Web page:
Niche as this may seem, these examples only highlight the opportunities for innovation that 3D printing technology opens for the food industry.

End-to-end solutions to improve supply and demand management

Food ERP software

Tackling waste reduction has long been a top priority for the food industry. In particular, managing supply chain waste and ensuring over-supplying doesn’t happen. After all, food items often have a short shelf life and over-supply can lead to products being thrown away if they aren’t used in time.

End-to-end solutions, such as ERP systems made specifically for the food industry, can help food businesses better manage supply and demand. Food ERP software can ensure suppliers and manufacturers only purchase the precise amount of stock required, based on real-time demand.

The best food ERP software will also offer:

  • The ability to help avoid lack of alignment on inventory levels
  • Reduce carbon footprint by minimising travel throughout the supply cycle
  • Co and bi-product functionality so you can reduce waste and create multiple end products to boost revenue

Technology is driving the food industry. Is your business keeping up?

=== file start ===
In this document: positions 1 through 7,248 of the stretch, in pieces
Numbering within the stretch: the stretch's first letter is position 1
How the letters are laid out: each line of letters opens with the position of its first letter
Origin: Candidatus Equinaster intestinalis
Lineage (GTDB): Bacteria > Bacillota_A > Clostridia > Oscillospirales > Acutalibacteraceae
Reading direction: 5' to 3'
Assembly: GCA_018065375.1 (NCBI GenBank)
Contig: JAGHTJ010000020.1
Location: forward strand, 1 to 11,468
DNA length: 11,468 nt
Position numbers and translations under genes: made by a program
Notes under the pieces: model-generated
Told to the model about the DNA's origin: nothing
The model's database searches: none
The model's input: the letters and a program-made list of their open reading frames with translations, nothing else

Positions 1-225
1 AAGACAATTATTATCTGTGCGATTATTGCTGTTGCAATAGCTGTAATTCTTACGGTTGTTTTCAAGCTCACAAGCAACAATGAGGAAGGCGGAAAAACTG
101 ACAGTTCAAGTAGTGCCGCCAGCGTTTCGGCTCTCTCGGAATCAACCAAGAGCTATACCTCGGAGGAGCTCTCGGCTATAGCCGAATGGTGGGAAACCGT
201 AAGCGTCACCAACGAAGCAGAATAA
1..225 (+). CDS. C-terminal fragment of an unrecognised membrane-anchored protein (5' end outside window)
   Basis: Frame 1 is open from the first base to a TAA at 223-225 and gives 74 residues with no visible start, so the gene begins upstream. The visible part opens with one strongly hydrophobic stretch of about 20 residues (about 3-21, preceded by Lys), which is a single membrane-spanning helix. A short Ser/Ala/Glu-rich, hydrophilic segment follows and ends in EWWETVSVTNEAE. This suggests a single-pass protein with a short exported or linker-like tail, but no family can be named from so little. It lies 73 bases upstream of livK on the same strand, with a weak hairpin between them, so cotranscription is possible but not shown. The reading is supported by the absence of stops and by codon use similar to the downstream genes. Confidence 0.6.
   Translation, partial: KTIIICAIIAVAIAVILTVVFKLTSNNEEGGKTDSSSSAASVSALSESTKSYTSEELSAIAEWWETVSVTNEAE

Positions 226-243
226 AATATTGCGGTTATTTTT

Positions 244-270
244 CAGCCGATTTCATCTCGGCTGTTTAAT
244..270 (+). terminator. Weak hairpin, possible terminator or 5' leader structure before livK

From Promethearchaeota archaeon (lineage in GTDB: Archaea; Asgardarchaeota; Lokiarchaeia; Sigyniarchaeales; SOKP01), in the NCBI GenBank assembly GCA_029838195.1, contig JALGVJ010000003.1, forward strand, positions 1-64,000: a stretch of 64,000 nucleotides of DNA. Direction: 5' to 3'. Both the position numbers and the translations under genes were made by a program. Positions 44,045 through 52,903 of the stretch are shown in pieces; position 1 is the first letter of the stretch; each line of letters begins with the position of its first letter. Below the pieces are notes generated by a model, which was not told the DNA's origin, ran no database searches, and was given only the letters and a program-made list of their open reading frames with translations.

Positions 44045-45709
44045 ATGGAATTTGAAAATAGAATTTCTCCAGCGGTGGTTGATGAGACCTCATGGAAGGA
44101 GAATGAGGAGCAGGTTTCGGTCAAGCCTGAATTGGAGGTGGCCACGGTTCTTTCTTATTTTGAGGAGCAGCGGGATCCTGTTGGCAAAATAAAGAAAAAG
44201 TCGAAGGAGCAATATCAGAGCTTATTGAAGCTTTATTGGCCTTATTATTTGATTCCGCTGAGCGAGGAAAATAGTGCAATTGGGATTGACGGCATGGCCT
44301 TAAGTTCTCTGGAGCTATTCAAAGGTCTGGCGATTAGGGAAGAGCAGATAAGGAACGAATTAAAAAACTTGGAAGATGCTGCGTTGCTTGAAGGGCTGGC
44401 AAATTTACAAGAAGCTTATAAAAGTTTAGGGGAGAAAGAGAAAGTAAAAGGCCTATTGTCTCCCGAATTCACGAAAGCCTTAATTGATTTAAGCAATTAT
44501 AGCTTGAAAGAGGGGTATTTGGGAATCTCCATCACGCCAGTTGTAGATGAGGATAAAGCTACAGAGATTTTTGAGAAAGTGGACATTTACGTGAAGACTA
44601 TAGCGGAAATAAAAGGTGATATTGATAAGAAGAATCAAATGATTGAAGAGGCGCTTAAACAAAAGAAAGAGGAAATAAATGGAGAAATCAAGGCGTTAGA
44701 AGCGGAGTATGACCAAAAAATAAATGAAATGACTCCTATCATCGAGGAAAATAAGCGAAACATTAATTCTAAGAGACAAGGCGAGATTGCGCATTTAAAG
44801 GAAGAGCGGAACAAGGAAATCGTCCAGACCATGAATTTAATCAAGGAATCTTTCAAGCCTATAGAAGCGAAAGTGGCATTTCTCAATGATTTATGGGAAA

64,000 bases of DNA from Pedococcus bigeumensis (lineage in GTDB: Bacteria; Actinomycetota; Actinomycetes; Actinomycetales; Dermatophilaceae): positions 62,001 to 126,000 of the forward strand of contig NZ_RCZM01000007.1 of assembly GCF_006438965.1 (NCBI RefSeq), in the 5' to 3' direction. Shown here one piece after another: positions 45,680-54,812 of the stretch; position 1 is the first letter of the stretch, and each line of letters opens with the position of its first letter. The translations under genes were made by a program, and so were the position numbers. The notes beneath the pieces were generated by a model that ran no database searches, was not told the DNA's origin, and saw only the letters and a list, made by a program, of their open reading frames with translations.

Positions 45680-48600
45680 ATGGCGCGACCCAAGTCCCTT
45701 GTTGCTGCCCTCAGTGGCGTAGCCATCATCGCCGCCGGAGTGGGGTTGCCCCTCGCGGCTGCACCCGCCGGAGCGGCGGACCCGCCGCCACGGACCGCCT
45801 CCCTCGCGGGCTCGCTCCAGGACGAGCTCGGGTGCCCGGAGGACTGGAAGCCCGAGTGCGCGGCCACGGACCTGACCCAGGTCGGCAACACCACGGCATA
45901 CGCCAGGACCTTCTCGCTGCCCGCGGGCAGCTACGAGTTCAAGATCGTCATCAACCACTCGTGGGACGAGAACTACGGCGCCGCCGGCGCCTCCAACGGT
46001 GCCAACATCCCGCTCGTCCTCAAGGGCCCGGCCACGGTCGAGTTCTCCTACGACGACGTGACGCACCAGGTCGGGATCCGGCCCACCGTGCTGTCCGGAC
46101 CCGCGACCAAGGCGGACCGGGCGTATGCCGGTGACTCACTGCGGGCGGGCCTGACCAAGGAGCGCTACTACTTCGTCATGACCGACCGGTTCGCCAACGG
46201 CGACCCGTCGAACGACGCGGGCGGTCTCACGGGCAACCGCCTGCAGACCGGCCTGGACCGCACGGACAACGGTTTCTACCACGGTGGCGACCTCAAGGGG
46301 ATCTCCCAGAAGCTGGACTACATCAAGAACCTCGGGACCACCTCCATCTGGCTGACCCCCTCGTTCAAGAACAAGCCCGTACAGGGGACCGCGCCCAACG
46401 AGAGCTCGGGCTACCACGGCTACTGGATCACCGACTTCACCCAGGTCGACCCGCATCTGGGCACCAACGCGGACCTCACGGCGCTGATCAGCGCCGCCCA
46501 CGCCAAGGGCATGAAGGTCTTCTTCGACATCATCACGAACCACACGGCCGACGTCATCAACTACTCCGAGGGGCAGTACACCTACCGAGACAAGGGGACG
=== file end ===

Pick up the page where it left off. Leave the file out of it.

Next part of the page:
Improving the efficiency of manufacturing, processing and packaging. Extending shelf life. Enhancing allergen management to safeguard consumers. Ensuring quality. It’s clear that technology like AI, automation and ERP systems are paving the way for the future of food.

To ensure your business is keeping pace, it’s not enough to adopt the right technology for your business. The way you go about adopting it matters too. From picking the right technology for your processes to effective change management and driving user adoption, download our guide to find out more.

 

Technology adoption guide for food businesses

Topics

Discuss this post

Recommended posts

The highly consumer-driven food industry has been growing at a rapid pace. With that comes an increase in the number and complexity of challenges. For example, supply chains are likely becoming more complicated as they spread across the globe.
The past 18 months have tested food and drink businesses like never before. Challenges such as surging demand and fractured supply chains have accelerated the industry’s move to digital.
Today’s consumers want more information around how their food is being produced and the journey it took before it reached the shelves. Plus, the growing complexity and globalisation of food supply chains means tracing products successfully is more vital than ever for food safety and quality.
The complexity of today’s food supply chain means traceability continues to be a hot topic in the food and drink industry. Food manufacturers are under increasing pressure to ensure they can successfully trace their products successfully for food safety and quality.
Food traceability is your ability to track the movement of food products (e.g. raw materials) along the supply chain (including production, processing and distribution).
right-arrow share search phone phone-filled menu filter envelope envelope-filled close checkmark caret-down arrow-up arrow-right arrow-left arrow-down